Skip to content

How to make the LA Danger Dog, A Mexican-Style Hot Dog

    How to make the LA Danger Dog, A Mexican-Style Hot Dog

    Wrapped with bacon and topped with sautéed onions, jalapenos, and an assortment of sauces, Mexican-style hot dogs are a common street snack in California. People often call these savory flavor bombs “dangerous dogs.” They are very popular in Los Angeles and a must-have at sporting events.


    How To Make the LA Danger Dog, a Mexican-Style Hot Dog

    The story of how hot dogs became a Californian street food classic begins in the Mexican state of Sonora, in the city of Hermosillo. By the 1950s, innovative Mexican chefs had added their own regional touches to the classic American dish, which had migrated to Mexico from the United States. Their invention was the Sonoran dog, a meal with a kaleidoscope of ingredients, including a hot dog wrapped in bacon, pinto beans, diced tomatoes, onions, mustard, salsa, Mexican crema, and roasted chili peppers, all placed into a huge Mexican bolillo bread. This delicacy later returned to the United States and is especially popular in Arizona.

    There is no clear timeframe for the migration of Sonoran hot dogs to Los Angeles. As Mexicans arrived in Los Angeles, a significant number of them created food carts. The hot dog was an obvious choice as a street meal because it can be prepared with inexpensive materials and has cheap startup costs. However, modifications were made to the original recipe for the Sonoran dog.

    While Los Angeles-style hot dogs retained the bacon wrap and other elements, many condiments, such as pinto beans, were eliminated. This is likely due to the significantly smaller size of the standard American hot dog bun compared to the bolillo roll, which was difficult for many sellers to get at the time.

    A Street Food Staple

    How To Make the LA Danger Dog, a Mexican-Style Hot Dog

    In contrast to the hot dogs served by New York street vendors, which are usually boiled, Mexican hot dogs are always cooked on a griddle. The aromas of bacon fat and onions emanating from these carts are a fantastic marketing technique, luring all passersby. Typically, street vendors prepare numerous hot dogs on a griddle with a heap of onions and peppers (jalapenos or serranos). Ketchup, mustard, mayonnaise, crema, and even fresh cilantro are used as condiments.

    As a form of street cuisine, Mexican-style hot dogs can be found at sporting events, busy intersections, clubs, and even parking lots in California. In addition, these hot dog carts are unregulated and potentially illegal, per the California Department of Health. However, this has not prevented these hot dog vendors from providing a popular late-night snack, especially after a few beers.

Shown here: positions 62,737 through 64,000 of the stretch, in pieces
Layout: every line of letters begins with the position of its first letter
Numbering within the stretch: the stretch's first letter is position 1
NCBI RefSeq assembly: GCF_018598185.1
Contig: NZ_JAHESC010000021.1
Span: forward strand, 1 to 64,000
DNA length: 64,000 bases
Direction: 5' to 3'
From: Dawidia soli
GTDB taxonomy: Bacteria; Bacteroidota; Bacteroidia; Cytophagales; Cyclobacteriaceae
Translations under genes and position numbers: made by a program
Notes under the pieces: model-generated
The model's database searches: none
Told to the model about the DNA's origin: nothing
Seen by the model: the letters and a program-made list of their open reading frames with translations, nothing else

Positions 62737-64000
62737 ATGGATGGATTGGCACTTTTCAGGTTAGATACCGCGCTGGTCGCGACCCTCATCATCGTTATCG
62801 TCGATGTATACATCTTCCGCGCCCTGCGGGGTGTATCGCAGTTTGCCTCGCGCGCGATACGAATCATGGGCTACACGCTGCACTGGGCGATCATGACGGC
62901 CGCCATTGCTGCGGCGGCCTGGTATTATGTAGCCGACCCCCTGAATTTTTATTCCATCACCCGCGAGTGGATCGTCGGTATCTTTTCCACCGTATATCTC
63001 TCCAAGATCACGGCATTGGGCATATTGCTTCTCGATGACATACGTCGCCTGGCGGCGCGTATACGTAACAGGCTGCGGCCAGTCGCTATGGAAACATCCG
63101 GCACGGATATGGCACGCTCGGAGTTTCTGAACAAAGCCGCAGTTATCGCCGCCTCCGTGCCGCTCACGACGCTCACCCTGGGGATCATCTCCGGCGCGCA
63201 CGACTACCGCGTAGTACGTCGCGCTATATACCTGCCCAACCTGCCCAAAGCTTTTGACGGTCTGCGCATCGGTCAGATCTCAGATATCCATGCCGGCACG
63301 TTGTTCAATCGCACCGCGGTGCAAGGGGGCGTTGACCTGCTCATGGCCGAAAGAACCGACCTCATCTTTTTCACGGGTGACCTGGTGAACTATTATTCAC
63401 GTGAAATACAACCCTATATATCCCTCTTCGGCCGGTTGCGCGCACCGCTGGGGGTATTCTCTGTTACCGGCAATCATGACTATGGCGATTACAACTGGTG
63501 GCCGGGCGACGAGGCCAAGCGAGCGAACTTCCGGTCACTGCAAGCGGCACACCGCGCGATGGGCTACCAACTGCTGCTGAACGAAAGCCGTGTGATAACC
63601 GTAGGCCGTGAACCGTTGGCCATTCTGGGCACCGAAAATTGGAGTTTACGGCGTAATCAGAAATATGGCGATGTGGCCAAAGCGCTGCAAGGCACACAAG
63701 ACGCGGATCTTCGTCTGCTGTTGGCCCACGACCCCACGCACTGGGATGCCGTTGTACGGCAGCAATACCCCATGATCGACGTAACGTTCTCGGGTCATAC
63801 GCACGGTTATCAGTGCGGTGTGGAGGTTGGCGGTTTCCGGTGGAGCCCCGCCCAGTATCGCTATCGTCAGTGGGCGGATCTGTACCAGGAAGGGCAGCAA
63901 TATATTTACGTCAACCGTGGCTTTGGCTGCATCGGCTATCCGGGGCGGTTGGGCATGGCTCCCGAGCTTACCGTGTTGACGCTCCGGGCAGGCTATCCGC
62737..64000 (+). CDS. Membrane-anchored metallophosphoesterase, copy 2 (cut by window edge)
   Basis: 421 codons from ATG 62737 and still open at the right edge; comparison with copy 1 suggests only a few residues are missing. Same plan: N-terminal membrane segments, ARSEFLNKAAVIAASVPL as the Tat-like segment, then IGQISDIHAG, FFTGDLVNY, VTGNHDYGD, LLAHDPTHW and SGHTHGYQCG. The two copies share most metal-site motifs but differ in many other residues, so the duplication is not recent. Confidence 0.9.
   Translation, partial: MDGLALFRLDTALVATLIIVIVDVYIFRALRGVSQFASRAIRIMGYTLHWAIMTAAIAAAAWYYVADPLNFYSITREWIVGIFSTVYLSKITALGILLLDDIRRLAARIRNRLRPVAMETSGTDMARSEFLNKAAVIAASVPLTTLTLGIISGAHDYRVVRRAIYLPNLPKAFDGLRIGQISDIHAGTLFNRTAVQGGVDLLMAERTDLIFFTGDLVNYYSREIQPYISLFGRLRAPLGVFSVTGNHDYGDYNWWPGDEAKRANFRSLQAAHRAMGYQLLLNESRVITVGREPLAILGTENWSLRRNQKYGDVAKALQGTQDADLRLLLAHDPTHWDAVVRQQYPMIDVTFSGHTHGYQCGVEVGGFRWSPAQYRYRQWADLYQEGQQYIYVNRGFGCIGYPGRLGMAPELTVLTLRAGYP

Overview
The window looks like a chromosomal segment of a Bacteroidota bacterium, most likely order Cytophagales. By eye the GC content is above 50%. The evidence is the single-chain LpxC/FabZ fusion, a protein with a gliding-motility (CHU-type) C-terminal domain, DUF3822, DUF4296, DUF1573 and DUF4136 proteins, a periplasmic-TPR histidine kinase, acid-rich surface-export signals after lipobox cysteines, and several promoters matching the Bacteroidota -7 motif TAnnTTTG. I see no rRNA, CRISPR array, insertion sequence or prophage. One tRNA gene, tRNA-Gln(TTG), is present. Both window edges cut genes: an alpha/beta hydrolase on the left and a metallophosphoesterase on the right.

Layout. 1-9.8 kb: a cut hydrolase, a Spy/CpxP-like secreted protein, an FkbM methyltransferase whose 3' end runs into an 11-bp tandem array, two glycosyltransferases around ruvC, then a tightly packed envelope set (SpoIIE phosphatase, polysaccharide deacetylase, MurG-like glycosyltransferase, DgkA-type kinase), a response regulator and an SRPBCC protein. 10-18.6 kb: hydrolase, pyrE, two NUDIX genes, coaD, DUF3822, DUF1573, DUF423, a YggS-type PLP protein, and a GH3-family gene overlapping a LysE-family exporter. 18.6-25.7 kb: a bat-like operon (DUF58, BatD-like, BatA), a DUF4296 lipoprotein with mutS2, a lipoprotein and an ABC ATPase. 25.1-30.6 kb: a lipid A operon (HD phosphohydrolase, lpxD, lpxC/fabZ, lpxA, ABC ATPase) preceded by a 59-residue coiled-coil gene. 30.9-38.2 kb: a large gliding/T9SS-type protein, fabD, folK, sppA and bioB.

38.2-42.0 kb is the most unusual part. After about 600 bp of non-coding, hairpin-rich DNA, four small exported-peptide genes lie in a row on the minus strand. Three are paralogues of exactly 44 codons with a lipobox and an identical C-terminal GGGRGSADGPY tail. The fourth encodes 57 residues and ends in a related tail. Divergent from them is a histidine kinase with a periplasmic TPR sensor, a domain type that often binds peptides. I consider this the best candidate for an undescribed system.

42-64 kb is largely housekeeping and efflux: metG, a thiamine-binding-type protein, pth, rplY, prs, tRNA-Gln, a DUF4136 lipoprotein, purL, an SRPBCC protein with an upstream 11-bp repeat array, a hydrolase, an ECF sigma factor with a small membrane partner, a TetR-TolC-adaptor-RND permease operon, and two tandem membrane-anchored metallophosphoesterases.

Mexican Style Hot Dog

    How To Make the LA Danger Dog, a Mexican-Style Hot Dog

    Brian Duffy, a native of Philadelphia, is a television personality, a culinary consultant, and a chef. In the famous Spike series Bar Rescue, he travels the country assisting failing taverns and eateries. Chef Duffy, a culinary genius, attended The Restaurant School at Walnut Hill College and worked for James Beard Award-winning Chef Jean Marie LaCroix at The Four Seasons in Philadelphia while attending The Restaurant School. Chef Duffy founded “Duffified Experience Group” in 2012, a consultancy service for smaller restaurant and bar owners.


    • 4 hot dogs (Feltmans preferred)
    • 4 Martins Potato rolls
    • ¼ cup Queso Anejo or Cotija, grated or crumbled
    • 1 cup chorizo (save fat)
    • Thinly sliced jalapeños for garnish
    How To Make the LA Danger Dog, a Mexican-Style Hot Dog

    For Pico

    • 1 cup heirloom tomato, small diced
    • 1 small jalapeño, minced
    • .25 cup onion, minced
    • 1 tbsp cilantro, minced
    • 1 tsp extra virgin olive oil
    • 1 tsp oregano, minced
    • Salt & fresh ground black pepper to taste

    For Lime Crema

    • 1 cup sour cream
    • 1 tsp lime zest
    • 1.5 tsp lime juice
    • Dash Valentina Hot Sauce


    • To make pico, combine all ingredients in a bowl. Let it sit in the refrigerator for 2-plus hours to allow flavors to develop.
    • To make lime crema, mix all ingredients in a bowl. Place in refrigerator.
    • Place hot dogs in a pot of hot water until ready for use.
    • In a sauté pan, cook chorizo until done. Set aside and save the grease.
    • In a pan or grill, cook hot dogs on all sides to desired char. Set aside.
    • Toast buns quickly in chorizo grease. Set aside.
    • Place some cheese on each bun. Then, place a hot dog on top.
    • Top hot dog with chorizo, more cheese, and pico. Drizzle lime crema over everything.
    • Garnish with cilantro & thinly sliced jalapenos
    HomePagela sier rarestaurant nm
    Mexican FoodClick here